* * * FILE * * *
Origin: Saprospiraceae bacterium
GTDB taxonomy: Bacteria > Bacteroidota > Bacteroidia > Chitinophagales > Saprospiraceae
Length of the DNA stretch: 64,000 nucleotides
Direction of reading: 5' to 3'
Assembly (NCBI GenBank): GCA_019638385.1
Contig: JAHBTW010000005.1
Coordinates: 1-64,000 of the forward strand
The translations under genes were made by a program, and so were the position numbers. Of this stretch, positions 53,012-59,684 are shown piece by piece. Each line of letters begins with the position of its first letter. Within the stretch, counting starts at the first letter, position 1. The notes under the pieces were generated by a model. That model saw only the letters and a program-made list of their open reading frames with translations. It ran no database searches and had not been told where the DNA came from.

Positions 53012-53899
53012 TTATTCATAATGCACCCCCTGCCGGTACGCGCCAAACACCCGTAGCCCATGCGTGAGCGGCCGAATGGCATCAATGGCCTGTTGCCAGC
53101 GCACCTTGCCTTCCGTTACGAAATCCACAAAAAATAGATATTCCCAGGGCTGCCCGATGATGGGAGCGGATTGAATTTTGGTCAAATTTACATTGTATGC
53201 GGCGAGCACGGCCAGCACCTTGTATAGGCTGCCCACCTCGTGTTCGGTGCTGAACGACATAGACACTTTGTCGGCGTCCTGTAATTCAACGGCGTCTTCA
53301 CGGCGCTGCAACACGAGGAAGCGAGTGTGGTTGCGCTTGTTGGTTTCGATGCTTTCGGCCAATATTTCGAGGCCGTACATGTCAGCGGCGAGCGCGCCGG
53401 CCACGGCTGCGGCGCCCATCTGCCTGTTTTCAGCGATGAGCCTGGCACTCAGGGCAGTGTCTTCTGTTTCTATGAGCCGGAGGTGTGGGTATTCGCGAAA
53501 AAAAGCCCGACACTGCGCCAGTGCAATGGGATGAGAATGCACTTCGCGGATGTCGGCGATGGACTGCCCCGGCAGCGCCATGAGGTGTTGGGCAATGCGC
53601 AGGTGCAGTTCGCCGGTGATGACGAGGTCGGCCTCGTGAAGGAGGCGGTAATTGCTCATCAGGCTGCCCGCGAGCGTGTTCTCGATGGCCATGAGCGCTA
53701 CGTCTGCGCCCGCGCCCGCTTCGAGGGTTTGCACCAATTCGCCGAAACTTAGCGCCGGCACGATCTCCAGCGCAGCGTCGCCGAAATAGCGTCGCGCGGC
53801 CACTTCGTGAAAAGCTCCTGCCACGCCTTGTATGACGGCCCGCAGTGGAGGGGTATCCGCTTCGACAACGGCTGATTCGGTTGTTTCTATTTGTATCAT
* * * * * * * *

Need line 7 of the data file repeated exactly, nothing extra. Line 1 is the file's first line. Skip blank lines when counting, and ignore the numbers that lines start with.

Coordinates: 1-64,000 of the forward strand